MINNEAPOLIS (WCCO) — Minnesotans are weighing in on President Barack Obama’s State of the Union address Tuesday night. Some say they want to hear the president give solutions, not just bring up issues.
“I want to hear how he’s going to address certain solutions and not just raise issues,” said John Tsumura as he waited for a light rail train. “Of course he can raise issues. But I want to hear how he’s going to go about solving the issues.”
One of the issues Tsumura wants addressed is violence and gun control, especially after the shooting in Tucson that killed six and injured Congresswoman Gabby Giffords.
“I think that’s going to be a big issue, I’m for gun control. I think this is a great opportunity for him to address that issue. I just don’t think handguns have a place in our society anymore and I would hope he would do something to solve that problem,” said Tsumura.
Another issue close to many Minnesotans is unemployment and job creation for millions of out of work Americans.
“I would like to hear him talk about his plan on how he’s going to work with the new Republican House on fixing the economy,” said Bob Brown on his way to work.
Brown was unemployed for 11 months after the economy tanked.
“I’ve got a wife and kids and 11 months of no income. It’s not because I’m not out there beating the streets looking for a job,” he said.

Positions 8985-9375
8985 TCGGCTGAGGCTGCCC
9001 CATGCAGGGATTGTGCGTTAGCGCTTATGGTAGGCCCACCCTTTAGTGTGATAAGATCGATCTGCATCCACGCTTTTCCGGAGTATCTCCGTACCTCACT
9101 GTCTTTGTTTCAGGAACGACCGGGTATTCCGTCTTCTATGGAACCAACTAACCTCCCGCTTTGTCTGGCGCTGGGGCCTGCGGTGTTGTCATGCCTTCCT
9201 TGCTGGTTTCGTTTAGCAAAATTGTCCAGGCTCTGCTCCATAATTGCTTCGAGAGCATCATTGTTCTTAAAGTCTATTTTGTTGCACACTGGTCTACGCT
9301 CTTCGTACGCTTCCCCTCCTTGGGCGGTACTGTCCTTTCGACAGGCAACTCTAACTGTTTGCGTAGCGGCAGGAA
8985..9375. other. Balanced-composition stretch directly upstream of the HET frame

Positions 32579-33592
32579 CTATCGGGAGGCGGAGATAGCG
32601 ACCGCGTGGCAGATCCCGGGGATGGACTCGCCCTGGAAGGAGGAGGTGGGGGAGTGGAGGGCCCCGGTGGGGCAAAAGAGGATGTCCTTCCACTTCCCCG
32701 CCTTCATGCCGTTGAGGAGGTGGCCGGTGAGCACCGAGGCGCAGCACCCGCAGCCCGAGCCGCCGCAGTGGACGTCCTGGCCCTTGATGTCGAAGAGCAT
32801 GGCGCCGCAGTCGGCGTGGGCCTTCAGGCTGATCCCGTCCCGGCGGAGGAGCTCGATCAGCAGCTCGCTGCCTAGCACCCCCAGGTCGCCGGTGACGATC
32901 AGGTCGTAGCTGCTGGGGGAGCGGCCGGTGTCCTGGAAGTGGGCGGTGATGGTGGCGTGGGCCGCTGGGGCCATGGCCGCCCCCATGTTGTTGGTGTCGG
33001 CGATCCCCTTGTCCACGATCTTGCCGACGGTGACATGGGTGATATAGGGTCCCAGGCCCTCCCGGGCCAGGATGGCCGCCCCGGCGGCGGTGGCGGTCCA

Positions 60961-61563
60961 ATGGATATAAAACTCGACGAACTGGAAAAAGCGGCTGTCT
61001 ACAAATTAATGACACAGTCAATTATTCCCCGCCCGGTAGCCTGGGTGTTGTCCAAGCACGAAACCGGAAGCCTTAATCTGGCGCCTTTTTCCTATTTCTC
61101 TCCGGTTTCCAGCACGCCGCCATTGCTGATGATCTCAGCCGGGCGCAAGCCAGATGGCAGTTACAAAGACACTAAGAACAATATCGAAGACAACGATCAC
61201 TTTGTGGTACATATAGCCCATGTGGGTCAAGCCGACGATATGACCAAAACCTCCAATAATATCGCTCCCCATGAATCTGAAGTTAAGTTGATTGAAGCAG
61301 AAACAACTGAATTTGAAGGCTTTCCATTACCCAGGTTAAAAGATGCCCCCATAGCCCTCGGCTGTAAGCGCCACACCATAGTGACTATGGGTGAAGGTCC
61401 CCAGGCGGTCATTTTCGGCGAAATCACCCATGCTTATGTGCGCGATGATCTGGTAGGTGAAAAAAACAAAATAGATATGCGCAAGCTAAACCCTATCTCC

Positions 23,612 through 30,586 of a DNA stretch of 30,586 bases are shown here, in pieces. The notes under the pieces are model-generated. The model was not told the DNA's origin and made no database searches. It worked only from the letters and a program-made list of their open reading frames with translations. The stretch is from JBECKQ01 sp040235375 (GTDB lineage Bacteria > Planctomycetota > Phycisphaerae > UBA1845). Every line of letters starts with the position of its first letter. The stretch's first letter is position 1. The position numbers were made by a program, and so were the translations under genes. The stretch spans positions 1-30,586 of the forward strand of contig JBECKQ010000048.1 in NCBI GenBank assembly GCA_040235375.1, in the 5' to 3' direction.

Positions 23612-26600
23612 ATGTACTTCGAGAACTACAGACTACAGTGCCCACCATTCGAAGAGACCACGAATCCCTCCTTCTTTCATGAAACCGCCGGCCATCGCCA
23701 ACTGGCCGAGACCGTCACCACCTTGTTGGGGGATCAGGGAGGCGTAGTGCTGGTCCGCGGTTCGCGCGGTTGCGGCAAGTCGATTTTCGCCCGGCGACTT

The speech is getting much attention because of the seating chart. Republicans and Democrats will sit together instead of their usual separation.
“I think it’s finally a good idea,” said Tammy Mehren, near the Government Plaza station. “Maybe they’re starting to finally realize they have to work together. Because, with them not working together it’s pulling this country apart.”
Mehren is a former service member and says she was taught to work as a team.
“A team, that’s the only way we’re going to win the war,” said Mehren.
Bob Brown said watching the Republicans sit on one side and Democrats on another would remind him of a football game.
“It’s like going to a football game and watching your favorite team cheering and booing. This is a more solemn occasion. All that cheering, clapping and hissing shouldn’t have any part in this,” said Brown.
Tsumura said tonight’s mix of seats shows Democrats and Republicans can work together.
“But I’d rather see them meet with each other behind closed doors and get things done. Than just doing this for camera appearances,” said Tsumura.